Skip to content

Filmmaker must turn over unused footage

Post categories

  1. Uncategorized
From the Summer 2010 issue of The News Media & The Law, page 14. An appellate court panel has ordered…

From the Summer 2010 issue of The News Media & The Law, page 14.

An appellate court panel has ordered a documentary filmmaker who chronicled the legal battle over Chevron’s alleged pollution of the Ecuadorian rainforest to turn over portions of his unused footage to the oil company.

Though documentarian Joe Berlinger had resisted a subpoena for all 600 hours of raw footage he shot during the making of “Crude: The Real Price of Oil,” he characterized the court’s order to hand over footage in several narrow categories as a “limited victory.”

“It’s a good result … but not a great result,” Berlinger added.

It didn’t take long for the U.S. Court of Appeals in New York City (2nd Cir.) to issue its ruling, which came the day after the court heard oral arguments on July 14. At that hearing, Chevron attorney Randy Mastro urged the court to make a quick decision, saying the footage was necessary in three ongoing legal matters over oil drilling in Lago Agrio, Ecuador. One of the three lawsuits was the subject of Berlinger’s documentary.

Though Mastro had previously asked the court to uphold a ruling that Berlinger must turn over all 600 hours of outtakes, the appellate judges, after hearing during oral arguments that Berlinger would not be totally opposed to turning over a more narrowly specified amount of footage, ordered the filmmaker to produce outtakes that fell into three categories.

“Berlinger shall promptly turn over to the petitioners copies of all footage that does not appear in publicly released versions of Crude showing: (a) counsel for the plaintiffs in the case of Maria Aguinda y Otros v. Chevron Corp.; (b) private or court-appointed experts in that proceeding; or (c) current or former officials of the Government of Ecuador,” the order stated.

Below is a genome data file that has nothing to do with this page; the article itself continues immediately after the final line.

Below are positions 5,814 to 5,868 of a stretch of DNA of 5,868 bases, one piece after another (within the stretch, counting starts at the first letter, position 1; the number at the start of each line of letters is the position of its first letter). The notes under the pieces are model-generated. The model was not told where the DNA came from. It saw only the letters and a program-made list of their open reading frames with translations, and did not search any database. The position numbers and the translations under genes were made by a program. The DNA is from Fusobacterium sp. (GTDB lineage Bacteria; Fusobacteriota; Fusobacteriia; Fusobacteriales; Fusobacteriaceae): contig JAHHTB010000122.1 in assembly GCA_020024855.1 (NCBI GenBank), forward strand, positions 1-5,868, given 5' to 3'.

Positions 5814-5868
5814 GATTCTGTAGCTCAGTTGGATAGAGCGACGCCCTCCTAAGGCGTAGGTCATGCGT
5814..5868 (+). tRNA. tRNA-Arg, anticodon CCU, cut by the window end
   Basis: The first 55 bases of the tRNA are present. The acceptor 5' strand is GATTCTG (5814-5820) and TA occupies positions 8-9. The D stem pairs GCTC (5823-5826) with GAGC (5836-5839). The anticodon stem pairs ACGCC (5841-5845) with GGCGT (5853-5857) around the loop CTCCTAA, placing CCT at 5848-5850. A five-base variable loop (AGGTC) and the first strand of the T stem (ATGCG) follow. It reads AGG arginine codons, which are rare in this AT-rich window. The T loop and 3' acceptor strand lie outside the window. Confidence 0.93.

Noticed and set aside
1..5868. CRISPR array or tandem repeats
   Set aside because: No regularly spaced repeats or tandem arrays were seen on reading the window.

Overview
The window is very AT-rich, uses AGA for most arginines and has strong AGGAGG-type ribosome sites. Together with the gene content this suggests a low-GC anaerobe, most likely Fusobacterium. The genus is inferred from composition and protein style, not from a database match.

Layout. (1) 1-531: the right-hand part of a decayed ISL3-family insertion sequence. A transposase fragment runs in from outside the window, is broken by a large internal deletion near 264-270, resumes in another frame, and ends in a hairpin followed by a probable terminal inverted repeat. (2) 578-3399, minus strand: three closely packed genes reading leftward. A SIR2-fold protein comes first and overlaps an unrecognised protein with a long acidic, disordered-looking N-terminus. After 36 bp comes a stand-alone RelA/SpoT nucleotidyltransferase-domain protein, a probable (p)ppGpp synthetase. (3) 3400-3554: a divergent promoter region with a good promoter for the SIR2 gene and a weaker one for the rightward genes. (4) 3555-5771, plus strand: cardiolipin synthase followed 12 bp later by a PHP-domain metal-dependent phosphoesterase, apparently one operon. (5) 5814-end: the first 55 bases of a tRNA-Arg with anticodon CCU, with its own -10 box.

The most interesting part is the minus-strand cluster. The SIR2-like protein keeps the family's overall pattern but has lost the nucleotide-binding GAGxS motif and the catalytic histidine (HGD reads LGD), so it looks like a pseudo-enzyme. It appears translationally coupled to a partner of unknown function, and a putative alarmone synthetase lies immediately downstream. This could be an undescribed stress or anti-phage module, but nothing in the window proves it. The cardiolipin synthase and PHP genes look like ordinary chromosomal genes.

These categories were described by Mastro during oral arguments as the most important because he felt they might show improper handling of the Ecuadorian cases in which Chevron is involved.

Berlinger said that because he’s satisfied that the court at least narrowed the amount of footage he’d have to hand over, he didn’t plan to appeal the order before the full appellate court.

“I think we risk a worse result [if we appeal],” Berlinger said. “As you know, most appeals aren’t successful, and the panel was obviously persuaded by Chevron’s urgency.”

Berlinger estimated that the three categories he must produce to Chevron would amount to at least half of the unused footage.

The Journalist’s Privilege Test

Though the appeals court issued an order to release footage, Berlinger and Chevron are still awaiting the court’s written opinion, which is likely to explain the court’s interpretation of the Gonzales case, a 1999 appeals court case that spells out the test for when a journalist must turn over information deemed to be nonconfidential.

The trial court judge — Judge Lewis A. Kaplan of the Southern District of New York — relied on that case when on May 6 he ruled that Berlinger’s full outtakes should be released. The court in Gonzales said that information is to be handed over if it is “likely relevant” to “significant issues” and is “not obtainable elsewhere.” Kaplan reasoned that all of these factors existed and the footage was necessary for Chevron to mount its defense.

Berlinger said one of his fears in fighting Chevron’s petition was that he would set a worse precedent than the outcome in Gonzales.

“I didn’t want Berlinger v. Chevron to be the new test,” he said, explaining that he felt the standard in Gonzales was already too weak when it came to supporting a reporter’s privilege to protect information.